1 : a burlesque translation or literary or artistic imitation usually grotesquely incongruous in style, treatment, or subject matter
2 : a debased, distorted, or grossly inferior imitation
Did You Know?
The noun travesty, which current evidence dates to the 17th century, comes from the French verb travestir, meaning "to disguise." The word's roots, however, wind back through Italian to the Latin verb vestire, meaning "to clothe" or "to dress." Travesty is not the only English descendent of vestire. Others include vestment, divest, and investiture. Travesty, incidentally, can also be a verb meaning "to make a travesty of" or "to parody."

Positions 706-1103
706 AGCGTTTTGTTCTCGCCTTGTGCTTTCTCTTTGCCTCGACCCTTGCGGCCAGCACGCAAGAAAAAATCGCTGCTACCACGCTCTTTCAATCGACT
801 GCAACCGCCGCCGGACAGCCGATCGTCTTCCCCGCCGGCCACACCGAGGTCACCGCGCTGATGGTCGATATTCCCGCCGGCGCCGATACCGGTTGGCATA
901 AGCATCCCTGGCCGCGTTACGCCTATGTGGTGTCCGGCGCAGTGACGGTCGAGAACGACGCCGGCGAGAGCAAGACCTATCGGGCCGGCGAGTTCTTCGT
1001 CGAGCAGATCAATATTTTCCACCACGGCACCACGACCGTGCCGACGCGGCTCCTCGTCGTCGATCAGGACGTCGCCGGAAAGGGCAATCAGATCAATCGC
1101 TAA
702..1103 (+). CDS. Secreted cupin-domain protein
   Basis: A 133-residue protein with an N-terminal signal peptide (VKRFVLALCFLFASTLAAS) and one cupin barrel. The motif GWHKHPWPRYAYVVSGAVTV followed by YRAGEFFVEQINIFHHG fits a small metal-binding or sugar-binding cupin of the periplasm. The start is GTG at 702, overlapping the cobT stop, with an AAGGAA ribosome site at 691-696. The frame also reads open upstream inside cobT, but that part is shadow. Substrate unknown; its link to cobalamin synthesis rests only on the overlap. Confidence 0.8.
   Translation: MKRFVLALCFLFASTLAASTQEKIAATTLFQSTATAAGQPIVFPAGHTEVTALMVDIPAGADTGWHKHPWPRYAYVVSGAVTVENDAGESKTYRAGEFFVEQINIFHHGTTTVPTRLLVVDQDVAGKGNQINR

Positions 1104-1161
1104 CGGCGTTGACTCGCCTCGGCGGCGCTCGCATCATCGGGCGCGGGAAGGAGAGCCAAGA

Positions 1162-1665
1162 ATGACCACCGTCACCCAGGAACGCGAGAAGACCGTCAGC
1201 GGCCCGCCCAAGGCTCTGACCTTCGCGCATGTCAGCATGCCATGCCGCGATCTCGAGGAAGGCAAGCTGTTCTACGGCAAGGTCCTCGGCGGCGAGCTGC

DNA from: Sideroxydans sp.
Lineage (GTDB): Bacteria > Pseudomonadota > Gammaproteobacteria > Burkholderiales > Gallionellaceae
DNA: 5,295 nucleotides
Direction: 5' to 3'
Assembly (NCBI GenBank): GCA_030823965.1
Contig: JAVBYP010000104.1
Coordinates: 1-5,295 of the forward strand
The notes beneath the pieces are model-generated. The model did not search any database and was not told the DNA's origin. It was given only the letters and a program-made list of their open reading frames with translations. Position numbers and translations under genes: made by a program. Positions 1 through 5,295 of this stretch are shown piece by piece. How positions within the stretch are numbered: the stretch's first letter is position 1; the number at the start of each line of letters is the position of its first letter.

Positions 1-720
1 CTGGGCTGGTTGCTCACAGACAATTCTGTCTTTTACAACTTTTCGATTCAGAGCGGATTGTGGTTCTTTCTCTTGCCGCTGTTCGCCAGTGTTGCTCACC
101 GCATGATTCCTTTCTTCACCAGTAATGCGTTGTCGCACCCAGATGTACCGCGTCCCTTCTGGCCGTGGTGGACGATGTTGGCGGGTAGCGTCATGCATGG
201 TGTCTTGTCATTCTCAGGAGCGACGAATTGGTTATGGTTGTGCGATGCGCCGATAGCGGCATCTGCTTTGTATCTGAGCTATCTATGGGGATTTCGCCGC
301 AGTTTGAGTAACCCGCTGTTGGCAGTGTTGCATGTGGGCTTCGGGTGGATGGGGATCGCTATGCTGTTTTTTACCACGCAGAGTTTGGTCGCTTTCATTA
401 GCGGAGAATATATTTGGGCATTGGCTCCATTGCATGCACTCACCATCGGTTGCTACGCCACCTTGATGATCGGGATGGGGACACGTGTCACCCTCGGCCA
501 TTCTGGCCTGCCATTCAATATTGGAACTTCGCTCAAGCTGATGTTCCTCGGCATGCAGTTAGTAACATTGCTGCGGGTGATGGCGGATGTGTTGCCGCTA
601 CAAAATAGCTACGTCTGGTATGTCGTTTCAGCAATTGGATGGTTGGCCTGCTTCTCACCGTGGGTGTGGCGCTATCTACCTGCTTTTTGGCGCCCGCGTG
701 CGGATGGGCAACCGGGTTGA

"What petty whims of a few higher-ups trampling the nation under their boots, ramming back down their throats the people's cries for truth and justice, with the travesty of state security as a pretext." — Émile Zola, letter, 13 Jan. 1898
"Fans of anime are ferociously purist and loyal, and for them, I suspect, the very notion of converting [Mamoru] Oshii's masterpiece (as it is deemed to be) into a live-action Hollywood remake smells of both travesty and sellout." — Anthony Lane, The New Yorker, 10 Apr. 2017
Test Your Vocabulary with M-W Quizzes
Test Your Vocabulary
Fill in the blanks to complete a word for a literary work marked by freedom of style and elements of burlesque: e _ _ ra _ _ g _ n _ a.VIEW THE ANSWER
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